Herb Butter Makes Everything Taste Better
Perk up your dinner party or weeknight dinner with this easy tip
It goes without saying that I’m a sucker for condiments. Whether it’s a spicy kick from mustard or soy sauce’s salty punch, I’m from a camp that believes there’s a condiment for every dish, and perhaps there’s no condiment more versatile than herb butter.
Herb butter, sometimes called compound butter, is made by whipping softened butter with herbs and spices to zhuzh up your everyday stick of butter. Its simplicity makes it a fantastic trick to keep up your sleeve. Whip it out for your next dinner party or smear it on a hunk of meat, oven-roasted veg, or fish to add a touch of fancy to your weeknight meal—even a slice of crusty bread can transform into a luxurious starter when it’s slathered in herb butter.
How to make homemade herb butter
Making herb butter requires little to no effort but its rewards are bountiful. All you need to do is bring your butter to room temperature so that it’s soft enough to work with, then stir in whatever herbs or spices your heart desires. Whether you mince, chiffonade, or toss the herbs into a food processor, just remember that some herbs are stronger than others. Rosemary, thyme, sage, and cilantro can do with just a few sprigs, while mild herbs like parsley, basil, and chives can be added in more liberally.
You can use a hand or stand mixer to beat the butter until it’s fluffy enough to be able to stir the herbs in easily. If you don’t have an electric mixer, simply mash together the herbs and butter with a fork. Then transfer the butter to a sheet of parchment paper and roll it into a log. Twist both ends to seal and let chill in the fridge until it’s solid enough to slice into discs and serve. If you’re wondering whether you can do this with plant-based butters like margarine, rest assured, this method works well for non-dairy butter as well!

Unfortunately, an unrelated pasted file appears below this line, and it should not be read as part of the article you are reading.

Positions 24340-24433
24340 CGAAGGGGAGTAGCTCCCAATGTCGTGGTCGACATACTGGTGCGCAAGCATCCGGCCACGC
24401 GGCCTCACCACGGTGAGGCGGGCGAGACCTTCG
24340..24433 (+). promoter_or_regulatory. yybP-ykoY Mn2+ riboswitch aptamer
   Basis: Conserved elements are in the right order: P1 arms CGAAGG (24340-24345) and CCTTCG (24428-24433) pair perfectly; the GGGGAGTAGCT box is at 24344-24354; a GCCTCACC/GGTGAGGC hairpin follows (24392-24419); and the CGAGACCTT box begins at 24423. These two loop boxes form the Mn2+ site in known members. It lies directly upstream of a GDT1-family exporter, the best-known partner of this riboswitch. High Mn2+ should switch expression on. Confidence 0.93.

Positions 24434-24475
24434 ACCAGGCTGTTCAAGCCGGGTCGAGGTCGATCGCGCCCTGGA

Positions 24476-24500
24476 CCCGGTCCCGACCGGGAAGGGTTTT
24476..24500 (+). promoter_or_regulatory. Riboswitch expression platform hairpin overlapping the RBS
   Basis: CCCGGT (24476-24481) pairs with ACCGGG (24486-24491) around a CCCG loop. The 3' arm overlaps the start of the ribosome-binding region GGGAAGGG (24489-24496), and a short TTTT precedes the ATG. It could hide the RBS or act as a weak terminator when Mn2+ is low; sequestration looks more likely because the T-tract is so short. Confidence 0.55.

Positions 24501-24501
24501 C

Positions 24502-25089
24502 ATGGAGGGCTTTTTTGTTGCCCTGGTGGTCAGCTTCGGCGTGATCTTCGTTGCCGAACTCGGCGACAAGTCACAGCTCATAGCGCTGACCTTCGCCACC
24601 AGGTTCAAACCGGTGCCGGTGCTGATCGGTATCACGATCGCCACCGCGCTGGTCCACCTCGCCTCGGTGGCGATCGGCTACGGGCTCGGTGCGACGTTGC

Homemade herb butter
You can use either salted or unsalted butter, but if you take the unsalted route, be sure to season it generously with salt. Fresh herb butter will keep in the fridge for up to one week and in the freezer for up to six months.
How can I use herb butter?
You can add herb butter to pretty much anything, hence my advocacy of its versatility. Slice the log into discs and lay them atop baguette slices for a fun twist on crostinis. Bathe all your vegetables or meats in it. Stir it into mashed potatoes or pasta for a quick, saucy fix. You can even melt it and drizzle it over popcorn!
A condiment with endless variations
While there are classic variations of herb butter—like maître d’hotel, which combines parsley and lemon juice—this is a condiment that favors improvisation. Although it’s typically made with herbs and garlic, there’s no one stopping you from a squirt of lime, a spoonful of honey, or a dash of cinnamon. If you’re feeling particularly spicy, sprinkle on some cumin, paprika, or chili powder. Fancy something sharp and savory? Mash some capers or anchovies into the mix. For something earthy and umami-packed, try this mushroom butter. What you put into your herb butter comes down to what flavors and textures you enjoy, so the possibilities are de facto endless. Still don’t believe me? Check out this kimchi butter for proof that you can marry just about anything with butter.
Recipes to showcase your herb butter
Loaded baked potatoes
Rustic German bread
Classic steak au poivre (French pepper steak) with mashed potatoes and green bean bundles
5-ingredient buttery fennel and leek orzo risotto
Whole-roasted cabbage with feta cream and walnuts
Salmon pot pie
Make no-knead bread with Christian
Do you make herb butter at home? If so, what do you like to add into the mix? Let us know in the comments or upload your recipe to share it with the community!
Published on August 27, 2020